In a particular embodiment, an allocation table can be shared by both the file system and the RAID engine by virtue of the table being made public to the RAID engine. This allows the file system to chose the optimal fault tolerant storage methodology for storing a particular data stream or data access pattern, while simultaneously allowing the RAID engine to properly recover the data should a disk fail (by referring to the allocation table to determine which fault tolerant storage methodology was used to store the file.) Also, when the RAID engine rebuilds a failed disk, only the SAUs that are indicated in the allocation table as being used by the file system are rebuilt, thus saving rebuild time which is particularly advantageous when large capacity individual disk drives are being used.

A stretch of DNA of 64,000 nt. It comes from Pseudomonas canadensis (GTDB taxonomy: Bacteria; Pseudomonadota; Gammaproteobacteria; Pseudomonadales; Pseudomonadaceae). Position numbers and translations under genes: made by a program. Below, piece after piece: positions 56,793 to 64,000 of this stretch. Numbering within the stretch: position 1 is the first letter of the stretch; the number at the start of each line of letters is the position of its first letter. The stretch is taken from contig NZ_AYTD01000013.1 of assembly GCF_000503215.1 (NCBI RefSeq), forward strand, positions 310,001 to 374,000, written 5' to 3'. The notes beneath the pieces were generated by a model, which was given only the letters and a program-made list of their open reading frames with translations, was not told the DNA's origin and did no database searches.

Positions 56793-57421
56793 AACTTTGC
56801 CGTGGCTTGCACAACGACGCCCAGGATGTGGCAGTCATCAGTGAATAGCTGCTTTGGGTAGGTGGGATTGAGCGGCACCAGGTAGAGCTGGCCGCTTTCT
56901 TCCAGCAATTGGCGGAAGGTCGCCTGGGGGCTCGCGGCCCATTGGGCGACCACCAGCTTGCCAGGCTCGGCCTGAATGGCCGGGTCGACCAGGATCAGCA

The invention is illustrated by way of example and not by way of limitation in the figures of the accompanying drawings in which like references indicate similar elements. It should be noted that references to “an” embodiment in this disclosure are not necessarily to the same embodiment, and they mean at least one.
FIG. 1 shows the allocation of storage space in a disk array, according to an embodiment of the invention.
FIG. 2 illustrates a logical allocation table.
FIG. 3 depicts a stripe allocation bitmap.
FIG. 4 shows an allocation bitmap for four small stripes.
FIG. 5 illustrates an allocation bitmap for 32 small blocks.
FIG. 6 depicts a FTSM assignment bitmap.
FIG. 7 shows how write requests are handled by a layered architecture that may be used for implementing an embodiment of the invention.
FIG. 8 illustrates how read requests are handled in an embodiment of the invention.
FIG. 9 depicts how a rebuild request is handled in an embodiment of the invention.
FIG. 10 shows a block diagram of a hardware/software implementation of an embodiment of the invention.
FIG. 11 illustrates a block diagram of a video network featuring an embodiment of the invention.
File System Storage Allocation